Publication Date: February 8, 2006
NEW YORK, NY—Markle Connecting for Health announced today that its three-state prototype has achieved an important first milestone toward the secure, authorized, and private exchange of health information, based on a series of tests conducted throughout 2005. The prototype, initiated in January of 2005 and announced last June, involves very different, independent local networks serving diverse communities in Boston, Indianapolis, and Mendocino County, CA. This prototype effort is managed by the Markle Foundation and funded by Markle and the Robert Wood Johnson Foundation.
Members of Markle Connecting for Health will discuss this successful prototype at a meeting of the Healthcare Information and Management Systems Society (HIMSS) in San Diego on Monday, February 13. They will explain how the prototype linked information using a specially developed Record Locator Service (RLS) rather than a single patient identifier, and how it exchanged anonymized electronic health information during its first tests. The RLS does not store any clinical data centrally; it simply identifies the location of records wherever they are stored.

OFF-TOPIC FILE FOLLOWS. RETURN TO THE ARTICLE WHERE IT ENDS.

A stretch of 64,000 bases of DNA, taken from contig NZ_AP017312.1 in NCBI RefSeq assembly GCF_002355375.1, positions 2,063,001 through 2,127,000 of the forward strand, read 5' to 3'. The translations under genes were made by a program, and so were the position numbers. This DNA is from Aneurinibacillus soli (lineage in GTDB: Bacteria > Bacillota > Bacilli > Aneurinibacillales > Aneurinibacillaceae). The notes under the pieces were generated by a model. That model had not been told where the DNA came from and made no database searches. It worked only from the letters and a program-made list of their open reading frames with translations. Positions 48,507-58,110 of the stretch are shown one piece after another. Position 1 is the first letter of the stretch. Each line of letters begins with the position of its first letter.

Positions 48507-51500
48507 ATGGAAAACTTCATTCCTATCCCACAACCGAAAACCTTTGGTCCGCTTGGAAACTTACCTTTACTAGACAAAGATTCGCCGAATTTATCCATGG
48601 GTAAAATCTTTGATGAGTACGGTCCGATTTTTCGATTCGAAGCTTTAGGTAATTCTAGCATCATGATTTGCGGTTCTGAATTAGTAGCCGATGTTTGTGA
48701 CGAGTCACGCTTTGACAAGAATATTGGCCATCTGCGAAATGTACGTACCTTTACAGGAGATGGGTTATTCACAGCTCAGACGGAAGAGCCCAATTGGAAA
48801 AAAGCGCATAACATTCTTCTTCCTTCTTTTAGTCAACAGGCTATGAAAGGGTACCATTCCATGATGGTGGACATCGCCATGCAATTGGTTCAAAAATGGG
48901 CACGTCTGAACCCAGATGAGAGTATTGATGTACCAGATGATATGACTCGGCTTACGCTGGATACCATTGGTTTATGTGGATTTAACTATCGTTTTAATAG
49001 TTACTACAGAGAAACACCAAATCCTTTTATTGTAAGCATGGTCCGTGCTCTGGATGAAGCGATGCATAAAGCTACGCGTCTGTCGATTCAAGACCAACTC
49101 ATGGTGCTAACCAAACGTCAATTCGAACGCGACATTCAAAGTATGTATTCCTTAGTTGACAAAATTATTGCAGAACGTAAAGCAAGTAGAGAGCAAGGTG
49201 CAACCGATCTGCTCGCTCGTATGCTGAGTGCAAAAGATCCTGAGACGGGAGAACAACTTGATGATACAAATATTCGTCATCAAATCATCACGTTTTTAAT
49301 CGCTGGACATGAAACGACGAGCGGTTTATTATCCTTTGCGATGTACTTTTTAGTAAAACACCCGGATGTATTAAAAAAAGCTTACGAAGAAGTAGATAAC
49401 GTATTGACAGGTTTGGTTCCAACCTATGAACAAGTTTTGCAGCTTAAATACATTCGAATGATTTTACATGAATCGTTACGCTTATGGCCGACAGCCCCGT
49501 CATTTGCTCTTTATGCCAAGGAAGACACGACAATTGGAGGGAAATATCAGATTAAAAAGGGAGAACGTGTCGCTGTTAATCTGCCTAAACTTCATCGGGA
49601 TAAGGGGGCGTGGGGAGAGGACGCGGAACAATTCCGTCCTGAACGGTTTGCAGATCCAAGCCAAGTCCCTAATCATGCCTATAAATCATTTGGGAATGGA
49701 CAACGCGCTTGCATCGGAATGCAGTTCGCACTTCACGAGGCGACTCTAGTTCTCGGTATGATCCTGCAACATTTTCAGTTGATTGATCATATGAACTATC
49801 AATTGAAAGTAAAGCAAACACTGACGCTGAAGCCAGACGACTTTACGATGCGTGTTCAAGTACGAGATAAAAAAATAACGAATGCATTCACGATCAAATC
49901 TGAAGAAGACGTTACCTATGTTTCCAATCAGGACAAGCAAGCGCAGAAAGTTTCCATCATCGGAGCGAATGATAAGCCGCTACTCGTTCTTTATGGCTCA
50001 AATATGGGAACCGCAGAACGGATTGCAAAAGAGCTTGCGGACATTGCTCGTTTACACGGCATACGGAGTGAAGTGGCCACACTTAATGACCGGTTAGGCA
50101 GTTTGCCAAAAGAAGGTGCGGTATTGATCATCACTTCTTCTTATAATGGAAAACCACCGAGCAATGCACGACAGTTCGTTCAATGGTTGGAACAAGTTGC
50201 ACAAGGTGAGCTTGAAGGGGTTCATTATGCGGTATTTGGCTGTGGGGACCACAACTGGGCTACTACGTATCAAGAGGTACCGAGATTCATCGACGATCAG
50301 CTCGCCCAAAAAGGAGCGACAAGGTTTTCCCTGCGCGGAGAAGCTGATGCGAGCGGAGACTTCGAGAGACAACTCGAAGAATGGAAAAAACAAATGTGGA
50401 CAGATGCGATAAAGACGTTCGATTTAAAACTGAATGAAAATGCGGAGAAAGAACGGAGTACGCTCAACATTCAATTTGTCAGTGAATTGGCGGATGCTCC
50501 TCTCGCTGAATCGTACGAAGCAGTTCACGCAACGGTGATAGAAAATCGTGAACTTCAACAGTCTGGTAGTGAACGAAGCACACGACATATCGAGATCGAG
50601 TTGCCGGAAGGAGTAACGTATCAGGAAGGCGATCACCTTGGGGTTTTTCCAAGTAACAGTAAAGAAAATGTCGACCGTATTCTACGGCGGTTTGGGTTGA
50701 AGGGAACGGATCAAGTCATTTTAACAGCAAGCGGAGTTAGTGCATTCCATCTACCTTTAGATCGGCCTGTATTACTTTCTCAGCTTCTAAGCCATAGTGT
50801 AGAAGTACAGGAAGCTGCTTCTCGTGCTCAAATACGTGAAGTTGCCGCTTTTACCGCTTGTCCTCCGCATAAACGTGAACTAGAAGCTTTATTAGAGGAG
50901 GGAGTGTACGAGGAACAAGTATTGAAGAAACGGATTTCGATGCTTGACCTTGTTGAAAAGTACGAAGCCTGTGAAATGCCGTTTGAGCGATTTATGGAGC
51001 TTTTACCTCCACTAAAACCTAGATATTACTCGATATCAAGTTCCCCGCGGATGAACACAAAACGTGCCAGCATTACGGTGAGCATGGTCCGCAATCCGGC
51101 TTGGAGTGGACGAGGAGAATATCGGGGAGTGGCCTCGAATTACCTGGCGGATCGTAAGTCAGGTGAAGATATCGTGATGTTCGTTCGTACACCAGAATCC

“The prototype demonstrates that completely different regional, local, and other health information networks can communicate with one another and exchange information, even if they operate on different technological platforms, use different registration systems, and organize patient data differently,” said Clay Shirky, who directs the technical work for Markle Connecting for Health and teaches at New York University. “We have demonstrated that the Connecting for Health Record Locator Service, the one novel piece of infrastructure in this prototype, is a viable means of supporting a federated and decentralized approach to identifying and exchanging health information in a secure and private manner. Even so, we recognize that there are many challenges remaining in making nationwide health information exchange a reality.”